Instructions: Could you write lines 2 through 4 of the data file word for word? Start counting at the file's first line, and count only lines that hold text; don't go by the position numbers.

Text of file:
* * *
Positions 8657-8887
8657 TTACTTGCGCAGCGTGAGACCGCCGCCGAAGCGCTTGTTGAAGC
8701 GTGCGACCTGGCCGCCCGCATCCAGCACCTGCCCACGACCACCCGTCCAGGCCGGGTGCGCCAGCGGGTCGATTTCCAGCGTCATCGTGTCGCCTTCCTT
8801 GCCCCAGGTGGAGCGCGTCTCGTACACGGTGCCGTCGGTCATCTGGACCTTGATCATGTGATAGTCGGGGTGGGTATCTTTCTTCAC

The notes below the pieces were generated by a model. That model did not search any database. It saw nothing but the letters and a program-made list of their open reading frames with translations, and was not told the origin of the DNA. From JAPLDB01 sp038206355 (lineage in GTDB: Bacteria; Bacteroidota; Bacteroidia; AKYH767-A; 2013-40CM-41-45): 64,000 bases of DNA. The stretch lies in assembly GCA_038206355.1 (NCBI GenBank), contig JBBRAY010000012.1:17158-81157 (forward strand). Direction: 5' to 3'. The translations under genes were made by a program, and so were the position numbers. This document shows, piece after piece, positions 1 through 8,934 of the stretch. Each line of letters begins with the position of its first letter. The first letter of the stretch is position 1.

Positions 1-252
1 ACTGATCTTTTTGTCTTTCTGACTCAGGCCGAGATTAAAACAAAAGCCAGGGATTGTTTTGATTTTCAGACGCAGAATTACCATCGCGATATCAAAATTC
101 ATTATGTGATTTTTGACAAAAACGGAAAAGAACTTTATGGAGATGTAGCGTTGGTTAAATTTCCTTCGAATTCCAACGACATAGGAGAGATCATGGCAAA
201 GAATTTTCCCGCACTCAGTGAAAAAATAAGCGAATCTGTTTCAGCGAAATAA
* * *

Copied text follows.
8657 TTACTTGCGCAGCGTGAGACCGCCGCCGAAGCGCTTGTTGAAGC
8701 GTGCGACCTGGCCGCCCGCATCCAGCACCTGCCCACGACCACCCGTCCAGGCCGGGTGCGCCAGCGGGTCGATTTCCAGCGTCATCGTGTCGCCTTCCTT
8801 GCCCCAGGTGGAGCGCGTCTCGTACACGGTGCCGTCGGTCATCTGGACCTTGATCATGTGATAGTCGGGGTGGGTATCTTTCTTCAC